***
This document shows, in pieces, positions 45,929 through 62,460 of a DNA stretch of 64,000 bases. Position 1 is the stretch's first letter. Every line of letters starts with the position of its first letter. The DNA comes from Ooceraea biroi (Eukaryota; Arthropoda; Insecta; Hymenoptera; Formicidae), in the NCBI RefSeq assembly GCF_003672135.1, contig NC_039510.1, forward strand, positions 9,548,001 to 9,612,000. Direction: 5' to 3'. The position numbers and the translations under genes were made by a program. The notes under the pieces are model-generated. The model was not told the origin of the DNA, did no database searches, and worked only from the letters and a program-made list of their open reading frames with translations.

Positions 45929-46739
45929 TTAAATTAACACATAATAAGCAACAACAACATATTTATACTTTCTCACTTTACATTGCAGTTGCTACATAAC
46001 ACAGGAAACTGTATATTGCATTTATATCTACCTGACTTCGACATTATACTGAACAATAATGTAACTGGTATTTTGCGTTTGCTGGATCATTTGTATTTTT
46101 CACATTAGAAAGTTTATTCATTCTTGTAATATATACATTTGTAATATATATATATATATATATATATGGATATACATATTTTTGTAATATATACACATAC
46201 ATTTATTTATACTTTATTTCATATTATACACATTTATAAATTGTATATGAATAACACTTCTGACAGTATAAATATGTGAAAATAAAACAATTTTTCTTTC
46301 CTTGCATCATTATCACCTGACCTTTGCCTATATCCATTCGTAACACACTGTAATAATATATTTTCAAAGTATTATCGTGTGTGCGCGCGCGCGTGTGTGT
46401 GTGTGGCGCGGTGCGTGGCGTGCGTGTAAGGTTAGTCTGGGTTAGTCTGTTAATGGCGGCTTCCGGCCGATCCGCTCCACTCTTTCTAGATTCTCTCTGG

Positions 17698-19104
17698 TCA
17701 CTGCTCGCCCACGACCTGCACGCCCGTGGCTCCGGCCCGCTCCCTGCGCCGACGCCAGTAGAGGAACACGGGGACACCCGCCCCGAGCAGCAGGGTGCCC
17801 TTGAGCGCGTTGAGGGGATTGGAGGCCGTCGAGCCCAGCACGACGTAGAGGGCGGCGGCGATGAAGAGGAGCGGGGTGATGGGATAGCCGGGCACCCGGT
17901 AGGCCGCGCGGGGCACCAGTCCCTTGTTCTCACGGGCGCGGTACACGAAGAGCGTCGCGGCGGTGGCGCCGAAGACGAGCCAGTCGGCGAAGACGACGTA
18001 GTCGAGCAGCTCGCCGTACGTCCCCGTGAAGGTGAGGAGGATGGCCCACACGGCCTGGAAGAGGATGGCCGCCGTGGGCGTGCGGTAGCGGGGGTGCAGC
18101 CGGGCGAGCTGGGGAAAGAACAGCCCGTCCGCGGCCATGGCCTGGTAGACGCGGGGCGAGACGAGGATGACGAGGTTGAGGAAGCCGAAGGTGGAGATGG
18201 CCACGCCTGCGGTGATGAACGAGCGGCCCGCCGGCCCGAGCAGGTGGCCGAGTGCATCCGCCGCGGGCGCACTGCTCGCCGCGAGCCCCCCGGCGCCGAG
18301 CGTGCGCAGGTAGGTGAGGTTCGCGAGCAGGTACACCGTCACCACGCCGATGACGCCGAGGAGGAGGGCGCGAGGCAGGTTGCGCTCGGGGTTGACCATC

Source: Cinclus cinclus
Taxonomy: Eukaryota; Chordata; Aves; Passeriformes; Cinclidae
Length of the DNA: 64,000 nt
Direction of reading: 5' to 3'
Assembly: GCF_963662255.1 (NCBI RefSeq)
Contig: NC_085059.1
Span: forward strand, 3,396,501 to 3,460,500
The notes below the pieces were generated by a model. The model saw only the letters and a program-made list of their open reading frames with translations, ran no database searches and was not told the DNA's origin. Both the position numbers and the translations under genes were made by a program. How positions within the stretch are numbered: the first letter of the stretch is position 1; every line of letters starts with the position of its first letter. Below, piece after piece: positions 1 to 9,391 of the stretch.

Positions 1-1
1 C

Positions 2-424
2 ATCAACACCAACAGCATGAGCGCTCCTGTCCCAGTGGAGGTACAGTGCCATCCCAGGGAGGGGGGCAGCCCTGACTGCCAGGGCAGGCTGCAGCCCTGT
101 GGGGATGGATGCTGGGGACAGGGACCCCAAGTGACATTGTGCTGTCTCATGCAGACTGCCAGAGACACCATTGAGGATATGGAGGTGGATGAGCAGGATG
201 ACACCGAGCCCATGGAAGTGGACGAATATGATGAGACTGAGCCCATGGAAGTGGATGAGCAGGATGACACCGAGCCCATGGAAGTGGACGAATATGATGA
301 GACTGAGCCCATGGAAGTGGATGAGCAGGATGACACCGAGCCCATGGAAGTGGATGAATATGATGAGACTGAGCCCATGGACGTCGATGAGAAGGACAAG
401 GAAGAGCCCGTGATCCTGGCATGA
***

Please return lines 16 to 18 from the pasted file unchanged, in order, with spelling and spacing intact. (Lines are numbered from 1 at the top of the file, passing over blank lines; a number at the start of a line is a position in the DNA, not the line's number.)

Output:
18201 CCACGCCTGCGGTGATGAACGAGCGGCCCGCCGGCCCGAGCAGGTGGCCGAGTGCATCCGCCGCGGGCGCACTGCTCGCCGCGAGCCCCCCGGCGCCGAG
18301 CGTGCGCAGGTAGGTGAGGTTCGCGAGCAGGTACACCGTCACCACGCCGATGACGCCGAGGAGGAGGGCGCGAGGCAGGTTGCGCTCGGGGTTGACCATC

Source: Cinclus cinclus